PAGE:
15th Apr 2024

Hungary violated EU asylum law, rules top court

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Budapest violated EU asylum laws by forcing people to first go to Hungarian embassies in Serbia and Ukraine before initiating a claim for international protection, the European Court of Justice ruled on Thursday (22 June).

The Luxembourg-based court announced the verdict following a lengthy dispute first initiated by the European Commission against Hungary.

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The court said Hungary failed to fulfil its obligations under EU law by requiring people seeking international protection to first file a "declaration of intent" at its embassies in Belgrade and Kyiv.

The court said that this requirement ran counter to Hungary's obligations for "ensuring effective, easy and rapid access to the procedure for granting international protection."

Hungary had claimed the provision was a security measure to prevent the spread of Covid-19.

Hungary under the leadership of its prime minister Viktor Orban has historically framed migration as a national security threat and one partly driven by philanthropist billionaire George Soros.

In 2015, they erected a 175km barbed-wire fence along the border section with Serbia.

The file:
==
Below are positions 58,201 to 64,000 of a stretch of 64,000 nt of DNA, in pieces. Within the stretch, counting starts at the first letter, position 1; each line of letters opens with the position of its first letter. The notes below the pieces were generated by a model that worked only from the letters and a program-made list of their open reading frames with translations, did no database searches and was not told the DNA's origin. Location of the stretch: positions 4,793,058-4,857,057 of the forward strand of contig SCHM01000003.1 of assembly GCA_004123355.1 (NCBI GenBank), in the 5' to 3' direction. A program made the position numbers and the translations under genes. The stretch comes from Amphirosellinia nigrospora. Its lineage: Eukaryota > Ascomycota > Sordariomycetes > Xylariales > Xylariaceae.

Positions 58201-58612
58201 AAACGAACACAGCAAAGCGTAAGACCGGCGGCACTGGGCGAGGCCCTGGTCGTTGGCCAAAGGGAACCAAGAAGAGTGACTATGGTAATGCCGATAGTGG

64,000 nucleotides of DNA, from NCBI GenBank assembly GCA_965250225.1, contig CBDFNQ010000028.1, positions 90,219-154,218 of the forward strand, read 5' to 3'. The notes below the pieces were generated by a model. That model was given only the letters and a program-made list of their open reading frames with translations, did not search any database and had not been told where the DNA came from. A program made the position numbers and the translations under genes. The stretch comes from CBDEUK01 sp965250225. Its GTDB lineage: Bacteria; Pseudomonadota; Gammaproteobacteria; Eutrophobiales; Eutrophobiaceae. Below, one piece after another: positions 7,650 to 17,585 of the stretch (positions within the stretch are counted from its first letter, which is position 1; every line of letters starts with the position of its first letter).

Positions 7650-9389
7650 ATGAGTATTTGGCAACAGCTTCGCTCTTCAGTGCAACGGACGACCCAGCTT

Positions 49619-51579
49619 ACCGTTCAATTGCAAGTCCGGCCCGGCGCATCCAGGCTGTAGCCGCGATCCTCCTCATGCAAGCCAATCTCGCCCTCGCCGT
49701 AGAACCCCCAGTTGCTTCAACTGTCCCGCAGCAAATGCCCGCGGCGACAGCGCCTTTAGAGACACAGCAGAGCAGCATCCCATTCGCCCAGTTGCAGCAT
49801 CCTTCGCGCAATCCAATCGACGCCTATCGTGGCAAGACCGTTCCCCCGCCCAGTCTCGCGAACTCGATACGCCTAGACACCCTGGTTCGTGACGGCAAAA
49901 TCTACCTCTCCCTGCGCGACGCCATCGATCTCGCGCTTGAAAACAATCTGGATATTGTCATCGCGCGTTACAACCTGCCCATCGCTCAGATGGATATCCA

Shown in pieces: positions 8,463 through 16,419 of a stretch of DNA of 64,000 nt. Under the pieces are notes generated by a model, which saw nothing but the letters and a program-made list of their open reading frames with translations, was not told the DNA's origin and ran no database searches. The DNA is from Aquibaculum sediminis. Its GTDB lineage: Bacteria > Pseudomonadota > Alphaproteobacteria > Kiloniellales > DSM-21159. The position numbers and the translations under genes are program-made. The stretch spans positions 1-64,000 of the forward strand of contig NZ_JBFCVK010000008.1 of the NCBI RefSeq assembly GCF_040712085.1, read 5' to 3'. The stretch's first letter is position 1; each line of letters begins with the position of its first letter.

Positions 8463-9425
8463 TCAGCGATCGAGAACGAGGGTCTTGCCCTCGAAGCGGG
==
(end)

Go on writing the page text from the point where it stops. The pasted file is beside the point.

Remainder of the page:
But the issue also plays into rightwing, Christian conservative identity politics espoused by Orban, who has in the past described refugees as "Muslim invaders."

The Hungarian Helsinki Committee, an NGO based out of Budapest, says asylum in Hungary has essentially halted since May 2020.

It says that only four families had been granted permission to enter Hungary to apply for asylum since the establishment of the embassy procedure.

It is also not the first time Budapest has lost a court battle on migration. In May, Hungary lost three cases in one day at the European Court of Human Rights in Strasbourg.

The cases included a 14-year-old asylum-seeking child, who was assaulted by field guards and thrown back into Serbia by Hungarian police.

The string of losses can be traced back several years, including a 2020 Luxembourg-court ruling that faulted Hungary for legalising pushbacks from zones along its border with Serbia.

Although Hungary has since closed those transit zones, the pushbacks into Serbia continue unabated, says the Hungarian Helsinki Committee. Citing government data, the NGO said there had been almost 160,000 pushbacks last year.

Over half of those were Syrians, it said.


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